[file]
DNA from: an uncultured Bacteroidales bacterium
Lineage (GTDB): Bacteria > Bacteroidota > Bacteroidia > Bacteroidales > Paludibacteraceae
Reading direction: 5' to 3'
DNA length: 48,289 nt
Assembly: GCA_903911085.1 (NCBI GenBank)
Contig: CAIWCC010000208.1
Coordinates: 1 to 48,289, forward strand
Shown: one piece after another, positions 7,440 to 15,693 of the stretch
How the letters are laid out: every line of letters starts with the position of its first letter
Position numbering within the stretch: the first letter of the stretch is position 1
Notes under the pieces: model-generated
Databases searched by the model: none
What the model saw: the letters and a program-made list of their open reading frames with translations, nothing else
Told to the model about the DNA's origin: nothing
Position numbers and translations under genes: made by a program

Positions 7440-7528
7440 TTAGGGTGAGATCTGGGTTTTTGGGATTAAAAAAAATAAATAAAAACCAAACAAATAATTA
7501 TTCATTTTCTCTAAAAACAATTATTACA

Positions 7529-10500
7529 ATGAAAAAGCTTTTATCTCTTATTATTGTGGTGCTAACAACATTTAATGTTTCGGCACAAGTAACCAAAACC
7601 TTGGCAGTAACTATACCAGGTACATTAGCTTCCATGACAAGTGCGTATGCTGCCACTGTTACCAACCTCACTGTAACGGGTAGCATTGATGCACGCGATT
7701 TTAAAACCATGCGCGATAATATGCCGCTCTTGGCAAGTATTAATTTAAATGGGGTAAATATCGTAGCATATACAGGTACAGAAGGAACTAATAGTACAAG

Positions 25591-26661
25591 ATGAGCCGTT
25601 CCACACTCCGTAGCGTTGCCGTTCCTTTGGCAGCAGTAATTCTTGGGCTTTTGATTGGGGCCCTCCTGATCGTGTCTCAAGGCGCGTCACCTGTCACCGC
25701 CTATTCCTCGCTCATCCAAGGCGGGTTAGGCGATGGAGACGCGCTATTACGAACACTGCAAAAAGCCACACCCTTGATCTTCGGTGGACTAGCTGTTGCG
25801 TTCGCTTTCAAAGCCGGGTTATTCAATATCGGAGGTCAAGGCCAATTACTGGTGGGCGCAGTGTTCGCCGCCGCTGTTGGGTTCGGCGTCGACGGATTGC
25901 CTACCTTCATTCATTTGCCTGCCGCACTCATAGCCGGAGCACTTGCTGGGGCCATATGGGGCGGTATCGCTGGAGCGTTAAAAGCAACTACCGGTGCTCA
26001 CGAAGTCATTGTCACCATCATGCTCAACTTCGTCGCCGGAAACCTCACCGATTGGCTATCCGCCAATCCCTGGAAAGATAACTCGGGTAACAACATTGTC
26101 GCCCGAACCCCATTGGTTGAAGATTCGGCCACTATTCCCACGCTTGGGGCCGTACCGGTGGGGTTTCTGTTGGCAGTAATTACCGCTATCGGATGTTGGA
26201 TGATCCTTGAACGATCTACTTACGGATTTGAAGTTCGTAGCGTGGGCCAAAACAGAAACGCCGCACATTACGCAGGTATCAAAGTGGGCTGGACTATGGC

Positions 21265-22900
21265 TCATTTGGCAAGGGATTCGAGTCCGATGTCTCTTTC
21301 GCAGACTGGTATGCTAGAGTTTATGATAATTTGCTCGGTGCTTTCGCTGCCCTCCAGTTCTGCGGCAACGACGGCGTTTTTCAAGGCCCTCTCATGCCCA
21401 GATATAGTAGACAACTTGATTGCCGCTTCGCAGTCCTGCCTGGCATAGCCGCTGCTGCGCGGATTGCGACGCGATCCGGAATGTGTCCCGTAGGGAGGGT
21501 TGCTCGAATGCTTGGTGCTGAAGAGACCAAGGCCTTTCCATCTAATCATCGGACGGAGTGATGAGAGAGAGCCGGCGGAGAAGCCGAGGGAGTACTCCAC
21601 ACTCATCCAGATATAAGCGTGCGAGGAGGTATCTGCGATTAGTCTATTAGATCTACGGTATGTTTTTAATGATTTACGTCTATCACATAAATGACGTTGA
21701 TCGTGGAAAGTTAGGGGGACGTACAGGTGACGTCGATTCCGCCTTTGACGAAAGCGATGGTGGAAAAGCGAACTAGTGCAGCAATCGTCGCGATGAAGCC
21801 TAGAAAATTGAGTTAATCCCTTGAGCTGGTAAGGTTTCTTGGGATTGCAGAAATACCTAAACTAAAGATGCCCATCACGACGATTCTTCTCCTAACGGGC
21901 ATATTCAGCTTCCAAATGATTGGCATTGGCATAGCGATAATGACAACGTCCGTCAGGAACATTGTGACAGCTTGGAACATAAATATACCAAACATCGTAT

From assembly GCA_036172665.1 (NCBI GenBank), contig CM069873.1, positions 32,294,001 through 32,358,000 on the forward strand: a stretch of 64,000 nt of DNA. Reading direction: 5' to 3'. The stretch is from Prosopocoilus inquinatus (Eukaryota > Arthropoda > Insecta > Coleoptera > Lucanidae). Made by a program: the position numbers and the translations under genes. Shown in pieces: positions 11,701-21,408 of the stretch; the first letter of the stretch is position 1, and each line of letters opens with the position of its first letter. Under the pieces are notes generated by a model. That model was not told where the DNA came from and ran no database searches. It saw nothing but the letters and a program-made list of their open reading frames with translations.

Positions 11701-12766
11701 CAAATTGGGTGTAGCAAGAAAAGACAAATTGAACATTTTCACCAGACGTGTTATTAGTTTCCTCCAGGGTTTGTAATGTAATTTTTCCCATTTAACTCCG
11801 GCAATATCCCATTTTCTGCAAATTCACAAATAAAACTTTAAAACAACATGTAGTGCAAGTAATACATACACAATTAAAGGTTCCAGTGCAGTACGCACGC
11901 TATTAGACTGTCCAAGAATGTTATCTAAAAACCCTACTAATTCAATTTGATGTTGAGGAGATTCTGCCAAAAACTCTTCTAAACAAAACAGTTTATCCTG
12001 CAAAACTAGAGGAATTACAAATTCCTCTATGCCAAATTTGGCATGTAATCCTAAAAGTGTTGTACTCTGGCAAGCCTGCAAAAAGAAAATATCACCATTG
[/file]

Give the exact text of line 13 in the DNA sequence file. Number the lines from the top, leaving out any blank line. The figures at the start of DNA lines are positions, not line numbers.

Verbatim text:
What the model saw: the letters and a program-made list of their open reading frames with translations, nothing else